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37

Surely it would be even more beneficial for plants to be black instead of red or green, from an energy absorption point of view. And Solar cells are indeed pretty dark. But, as Rory indicated, higher energy photons will only produce heat. This is because the chemical reactions powered by photosynthesis require only a certain amount of energy, and any ...


17

I believe it is because of a trade off between absorbing a wide range of photons and not absorbing too much heat. Certainly this is a reason why leaves are not black - the enzymes in photosynthesis as it stands would be denatured by the excess heat that would be gained. This may go some of the way towards explaining why green is reflected rather than red ...


16

I think @mbq has covered the frequency question better than I can. There is at least one modern example of this kind of new organelle formation. Aphids have a deep, intracellular endosymbiont Buchnera involving some genome transfer that has developed in the last 200 million years. There are many articles about this topic (eg: Nature from 2000), and it ...


15

According to "Resolution of distinct rotational substeps by submillisecond kinetic analysis of F1-ATPase" (Yasuda et al., Nature, 2001), ATPase rotates at 130 revolutions per second when saturated with ATP.


14

Well, it seems quite obvious that it was not a single I-eat-you-but-you-survived act but rather a convergence of endosymbiotic and host species into a greater and greater cooperation. Of course this leaves a question if there was one or more species of endosymbionts involved. Mitochondria are a very primeval story forced by the oxygen catastrophe, so it is ...


11

Mitochondria evolved before chloroplasts. We know this because Mitochondria form a monophyletic group: e.g. all life with mitochondria traces back to a single common ancestor (source). Since the group with chloroplasts groups within this clade, it must be the case that either (a) chloroplasts were obtained by an organism that already had mitochondria or (b) ...


10

There is quite a fun article here which discusses the colours of hypothetical plants on planets around other stars. Stars are classified by their spectral type which is dictated by their surface temperatures. The Sun's is relatively hot, and it's spectral energy distribution peaks in the green region of the spectrum. However the majority of stars in the ...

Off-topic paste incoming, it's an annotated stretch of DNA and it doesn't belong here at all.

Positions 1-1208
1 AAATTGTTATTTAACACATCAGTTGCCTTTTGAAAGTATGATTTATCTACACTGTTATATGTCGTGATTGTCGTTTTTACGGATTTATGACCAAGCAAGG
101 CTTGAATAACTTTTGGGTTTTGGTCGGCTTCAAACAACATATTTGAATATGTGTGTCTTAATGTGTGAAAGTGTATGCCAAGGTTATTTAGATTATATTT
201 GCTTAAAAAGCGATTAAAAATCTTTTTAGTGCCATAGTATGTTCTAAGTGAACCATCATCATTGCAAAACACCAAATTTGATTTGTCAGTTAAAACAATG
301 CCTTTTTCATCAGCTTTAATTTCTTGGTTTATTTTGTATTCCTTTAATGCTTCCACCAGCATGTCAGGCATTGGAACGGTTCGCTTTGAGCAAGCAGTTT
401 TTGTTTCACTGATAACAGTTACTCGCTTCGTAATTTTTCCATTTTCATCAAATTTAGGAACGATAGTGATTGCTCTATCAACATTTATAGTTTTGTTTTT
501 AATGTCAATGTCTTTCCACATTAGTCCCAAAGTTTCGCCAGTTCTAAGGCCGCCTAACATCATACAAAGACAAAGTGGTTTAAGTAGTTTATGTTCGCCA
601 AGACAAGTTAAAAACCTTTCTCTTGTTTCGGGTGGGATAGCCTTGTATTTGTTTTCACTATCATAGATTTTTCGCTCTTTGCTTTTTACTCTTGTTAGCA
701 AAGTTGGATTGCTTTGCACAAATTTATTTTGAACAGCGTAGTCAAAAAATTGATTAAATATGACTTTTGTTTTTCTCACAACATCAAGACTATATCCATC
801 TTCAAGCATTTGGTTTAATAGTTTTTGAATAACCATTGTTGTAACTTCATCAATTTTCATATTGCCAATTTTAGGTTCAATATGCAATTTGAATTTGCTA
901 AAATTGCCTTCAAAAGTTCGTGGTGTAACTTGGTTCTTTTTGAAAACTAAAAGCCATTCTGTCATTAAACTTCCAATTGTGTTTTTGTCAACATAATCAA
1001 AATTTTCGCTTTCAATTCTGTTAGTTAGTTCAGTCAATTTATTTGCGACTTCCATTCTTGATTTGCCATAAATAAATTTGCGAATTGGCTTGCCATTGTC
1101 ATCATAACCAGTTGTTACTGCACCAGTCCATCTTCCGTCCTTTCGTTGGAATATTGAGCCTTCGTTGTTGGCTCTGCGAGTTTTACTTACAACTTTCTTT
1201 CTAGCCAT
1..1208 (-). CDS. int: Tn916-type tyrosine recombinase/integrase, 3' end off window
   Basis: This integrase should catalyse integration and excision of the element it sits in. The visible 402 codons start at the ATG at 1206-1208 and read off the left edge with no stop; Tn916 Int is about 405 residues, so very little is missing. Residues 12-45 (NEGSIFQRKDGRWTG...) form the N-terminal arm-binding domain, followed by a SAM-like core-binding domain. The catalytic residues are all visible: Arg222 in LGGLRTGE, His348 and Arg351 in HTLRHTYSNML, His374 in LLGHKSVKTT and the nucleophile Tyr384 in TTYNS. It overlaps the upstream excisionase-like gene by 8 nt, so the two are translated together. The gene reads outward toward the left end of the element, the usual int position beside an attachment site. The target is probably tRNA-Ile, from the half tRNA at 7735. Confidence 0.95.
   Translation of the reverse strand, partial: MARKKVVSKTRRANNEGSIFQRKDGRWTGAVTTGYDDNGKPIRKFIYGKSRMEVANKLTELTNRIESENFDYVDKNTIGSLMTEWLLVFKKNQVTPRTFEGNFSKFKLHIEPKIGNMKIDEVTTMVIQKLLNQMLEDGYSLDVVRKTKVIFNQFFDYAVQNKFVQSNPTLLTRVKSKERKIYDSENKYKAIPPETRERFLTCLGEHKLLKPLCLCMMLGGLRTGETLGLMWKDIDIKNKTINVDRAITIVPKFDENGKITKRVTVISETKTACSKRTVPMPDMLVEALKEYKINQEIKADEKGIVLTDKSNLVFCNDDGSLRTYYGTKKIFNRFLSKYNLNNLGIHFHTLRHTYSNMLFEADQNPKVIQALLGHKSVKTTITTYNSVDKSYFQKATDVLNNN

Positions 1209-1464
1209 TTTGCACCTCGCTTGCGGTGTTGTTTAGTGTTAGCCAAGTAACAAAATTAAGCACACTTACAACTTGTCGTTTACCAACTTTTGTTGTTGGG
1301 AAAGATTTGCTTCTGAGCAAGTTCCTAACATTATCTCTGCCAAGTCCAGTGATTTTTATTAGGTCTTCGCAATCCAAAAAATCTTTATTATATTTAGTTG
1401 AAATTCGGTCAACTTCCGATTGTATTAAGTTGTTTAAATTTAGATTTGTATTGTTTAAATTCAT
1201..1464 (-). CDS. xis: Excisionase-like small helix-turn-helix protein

6

It depends of what you call endosymbiosis. In the sense of mutualistic interaction between host cell and intracellular organism, it also include Rhizobium bacteria and Fabaceae plants, some Cnidaria and algea in their cells, and even some micorrhizal fungi that invade into plants cells. But parasitic interactions are also sometimes call symbiosis, as ...


6

I do not have a definitive answer but I can argue that mitochondria came into existence before chloroplasts despite the fact that, between their free living ancestors- $\alpha$-proteobacterium and Cyanobacteria, the latter seems to be older in evolution. I have following points to support this argument: The organisms that have chloroplasts also have ...


5

According to my knowledge, this was the molecular and cellular evolutionary path of life. Synthesis of essential building blocks (fatty acids, aminoacids, cofactors...) Condensation of building blocks First RNA replicase; RNA genomes (differentiation between genomic and functional RNA, primitive metabolism) Ribosomes and first matrix dependent ...


5

What is difference between plastid, chloroplast and mitochondira? Plastid is a general term for an organelle which consists of Chloroplasts, Chromoplasts, Leukoplasts/Amyloplasts and Apicoplasts. Chloroplasts (Chloro = green) are involved in photosynthesis; they express Chlorophylls and have the thylakoid structures which are involved in the electron ...


3

There are two factors at play here. First is the balance between how much energy a plant can collect and how much it can use. It is not a problem of too much heat, but too many electrons. If it were a question of heat, a number of flowers selected for their black pigmentation would have their petals cooked off. ;) If a plant does not have enough water, is ...


2

There are evidences of secondary endosymbiosis i.e. organelle within an organelle. This is quite evident in Chromaveolates. Many unicellular Chromaveolates which had been classically referred to as unicellular Algae, have chloroplasts derived from other algae. This organelle in turn has a membrane bound suborganelle. For a quick reference you may see this ...


1

Rickettsia and Cyanobacteria are not part of a small clade that share these features. ATP synthases are present across all domains of life, and they are all homologous, i.e. derived from a common ancestor. The means its fairly likely that the last universal common ancestor had some form of ATP synthase. ETCs and ATP synthases are part of the chemiosmotic ...



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